Although, the Mag Storage Solutions, AR-15 Magholder was designed around the (30) round style/length magazines, it looked as though (20) round magazines would work with the AR-15 Magholder. I had a few USGI and Mapul (20) round magazines so I tried them out. I found they worked very well, securely locking in the bottom clip of the AR-15 Magholder. This leads me to believe that a wide variety of straight body (20) round magazines would also work in the AR-15 Magholder.
To mount the AR-15 Magholder to a wall or any type of wood surface, simply mark the key holes slots and use you’re screw of choice. The AR-15 Magholder does not come with mounting screws. You will have to purchase the appropriate mounting screws to mount the unit. The four (4) key hole slots, on the corners of the AR-15 Magholder, are reinforced for secure mounting.
Mag Storage Solutions also sent us some Neodymium Magnets, specifically made for the AR-15 Magholder. These will be offered for purchase by Mag Storage Solutions. These magnets give you the ability to mount the AR-15 Magholder to the inside or outside of a steel safe, or door. These magnets are extremely strong and will secure the AR-15 Magholder without slipping or sliding. I inserted six (6) fully loaded (30) round magazines into the unit and mounted it with the neodymium magnets to a steel door. The loaded magazines added a weight of approximately (7) lbs. to the AR-15 Magholder. There was no slipping or movement with this added weight and when I forcefully removed a magazine, there was no movement at all. It takes a good two handed tug on the entire unit, to unseat the magnets from a steel surface.
The function of the AR-15 Magholder is pretty straight forward. Once mounted, the platform provides a secure hold for inserting and removing AR-15 magazines. Whether loaded or unloaded, the magazines simply snaps in and out. When the magazines are mounted in the AR-15 Magholder they are very secure. It takes a slight tug to remove them but not much. There is absolutely no chance that magazines will simply fall out. I did notice that some magazines are held a little firmer than others. I used various USGI magazines, (Colt, NHMTG, Adventure Line, & DSG/DH Industries), Lancer L5 AWM magazines and Magpul magazines. I found the Lancer’s and Magpul’s had the tightest fit and were the most secure when placed in the AR-15 Magholder.
Take a look at the video below, it shows you how nicely the AR-15 Magholder works. Notice : All the M2 Magpul magazines have ranger plates on them.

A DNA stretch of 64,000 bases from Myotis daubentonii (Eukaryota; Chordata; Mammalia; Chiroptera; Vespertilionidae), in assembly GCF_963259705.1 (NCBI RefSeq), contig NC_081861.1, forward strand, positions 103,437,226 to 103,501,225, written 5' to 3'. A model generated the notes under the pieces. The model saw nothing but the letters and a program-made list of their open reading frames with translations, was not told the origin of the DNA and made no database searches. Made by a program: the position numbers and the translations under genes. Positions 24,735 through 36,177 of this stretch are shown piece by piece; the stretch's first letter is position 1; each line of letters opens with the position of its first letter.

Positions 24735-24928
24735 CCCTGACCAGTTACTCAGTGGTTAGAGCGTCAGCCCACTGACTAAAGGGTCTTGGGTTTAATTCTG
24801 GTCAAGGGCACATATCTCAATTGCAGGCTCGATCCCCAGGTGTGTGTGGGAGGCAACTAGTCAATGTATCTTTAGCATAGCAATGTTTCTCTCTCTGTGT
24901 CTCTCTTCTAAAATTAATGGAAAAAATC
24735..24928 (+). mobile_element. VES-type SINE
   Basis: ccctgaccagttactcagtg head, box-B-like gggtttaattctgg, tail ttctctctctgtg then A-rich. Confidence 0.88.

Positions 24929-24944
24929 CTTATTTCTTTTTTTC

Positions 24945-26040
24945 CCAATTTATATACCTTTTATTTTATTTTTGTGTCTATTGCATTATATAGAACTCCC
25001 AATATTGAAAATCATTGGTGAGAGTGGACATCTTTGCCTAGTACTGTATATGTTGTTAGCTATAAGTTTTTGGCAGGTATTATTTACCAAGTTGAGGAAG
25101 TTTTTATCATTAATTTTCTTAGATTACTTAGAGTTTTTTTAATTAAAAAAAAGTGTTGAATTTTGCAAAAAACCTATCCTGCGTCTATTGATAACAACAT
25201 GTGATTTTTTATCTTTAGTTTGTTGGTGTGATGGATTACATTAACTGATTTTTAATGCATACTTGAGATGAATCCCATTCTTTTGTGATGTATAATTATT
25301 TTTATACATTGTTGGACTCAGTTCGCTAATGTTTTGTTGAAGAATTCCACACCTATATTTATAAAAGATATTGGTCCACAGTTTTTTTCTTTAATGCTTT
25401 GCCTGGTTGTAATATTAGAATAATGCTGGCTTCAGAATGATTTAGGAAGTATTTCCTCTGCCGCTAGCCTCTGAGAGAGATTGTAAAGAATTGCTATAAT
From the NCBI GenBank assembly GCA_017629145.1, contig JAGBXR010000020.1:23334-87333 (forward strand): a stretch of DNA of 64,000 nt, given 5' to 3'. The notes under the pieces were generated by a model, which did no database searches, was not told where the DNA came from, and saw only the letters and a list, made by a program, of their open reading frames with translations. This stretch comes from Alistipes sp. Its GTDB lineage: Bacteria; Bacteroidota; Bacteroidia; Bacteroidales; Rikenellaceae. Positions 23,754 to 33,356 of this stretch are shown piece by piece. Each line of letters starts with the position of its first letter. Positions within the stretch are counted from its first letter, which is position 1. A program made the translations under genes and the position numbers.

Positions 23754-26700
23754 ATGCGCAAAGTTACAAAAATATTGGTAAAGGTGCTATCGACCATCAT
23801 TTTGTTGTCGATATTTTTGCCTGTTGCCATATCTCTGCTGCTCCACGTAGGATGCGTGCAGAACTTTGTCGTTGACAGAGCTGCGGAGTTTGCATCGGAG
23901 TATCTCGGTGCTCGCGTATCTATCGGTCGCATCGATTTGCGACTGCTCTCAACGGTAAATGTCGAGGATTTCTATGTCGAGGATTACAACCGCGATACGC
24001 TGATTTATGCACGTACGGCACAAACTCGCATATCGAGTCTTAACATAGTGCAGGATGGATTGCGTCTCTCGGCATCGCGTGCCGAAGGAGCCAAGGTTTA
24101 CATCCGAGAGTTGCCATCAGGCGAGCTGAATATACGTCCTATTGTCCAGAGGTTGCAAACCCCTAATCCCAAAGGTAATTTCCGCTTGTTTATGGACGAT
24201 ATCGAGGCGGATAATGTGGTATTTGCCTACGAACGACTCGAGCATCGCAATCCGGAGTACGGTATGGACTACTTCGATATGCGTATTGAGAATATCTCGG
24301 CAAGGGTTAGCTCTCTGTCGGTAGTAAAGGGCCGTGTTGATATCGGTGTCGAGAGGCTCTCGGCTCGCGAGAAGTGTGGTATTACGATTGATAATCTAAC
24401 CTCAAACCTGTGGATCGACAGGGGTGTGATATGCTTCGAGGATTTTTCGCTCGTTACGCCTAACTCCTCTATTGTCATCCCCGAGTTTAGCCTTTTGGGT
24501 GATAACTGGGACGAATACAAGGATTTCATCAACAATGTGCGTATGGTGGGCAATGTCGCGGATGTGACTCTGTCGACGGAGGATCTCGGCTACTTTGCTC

I have been using the Mag Storage Solutions, AR-15 Magholder for a little over a month now. The AR-15 Magholder is one great piece of gear, the kind of gear you wished you had years ago. I will be getting at least one more. Now that I have used it for a while, I’m asking myself, how did I get along without an AR-15 Magholder? The unit is simple, inexpensive and versatile. I feel it is a must have product, especially for those of us who must have everything in order and accounted for. I would like to see Mag Storage Solutions offer a one (1) and two (2) magazine mount system in the future, for a home defense or back-up magazine(s), to be placed anywhere you want. I’m sure they are already one step ahead on that idea.
Recently I dug a generic M4 style stock out of my parts box for an AR I was putting together. Normally I remove the factory sling swivel as it’s not very useful in its factory location and I’ve always thought it was a snag hazard. As I was taking it off it occurred to me I could reuse it and save a bit of money in the process.
Here’s your run of the mill M4 stock.
This stock was manufactured by Tactical Intent which is the commercial sales arm of P & S Products. P & S is currently making RAS rail systems for the US military under license from Knights Armament. This stock has the most solid rattle free fit and lock up of any M4 style stock I’ve ever handled. If you have a need for a plain jane M4 stock I’d definitely recommend these.
Just flip everything and mount on the other side if you’re a lefty or like having the rear of the sling attach on the ejection port side.
End result is I have a side sling mount that didn’t cost anything.
Silencerco put together this great short intro video on how to get started with purchasing NFA items.
Some years back I decided I would convert one of my AR15s to a short barreled rifle. After paying a 200 dollar tax stamp and waiting a long time, I started with a LMT 10.5 inch upper.
The first time I shot that short upper I decided I wanted a suppressor. That ended up costing me a great deal of money.
That picture shows two products I ended up having issues with. My Eotech 512 had the battery contacts fail on me. I also found out that the threads on my LMT upper were not cut concentric to the bore. That issue lead to a 10 minute of angle point of impact shift between suppressed and unsuppressed.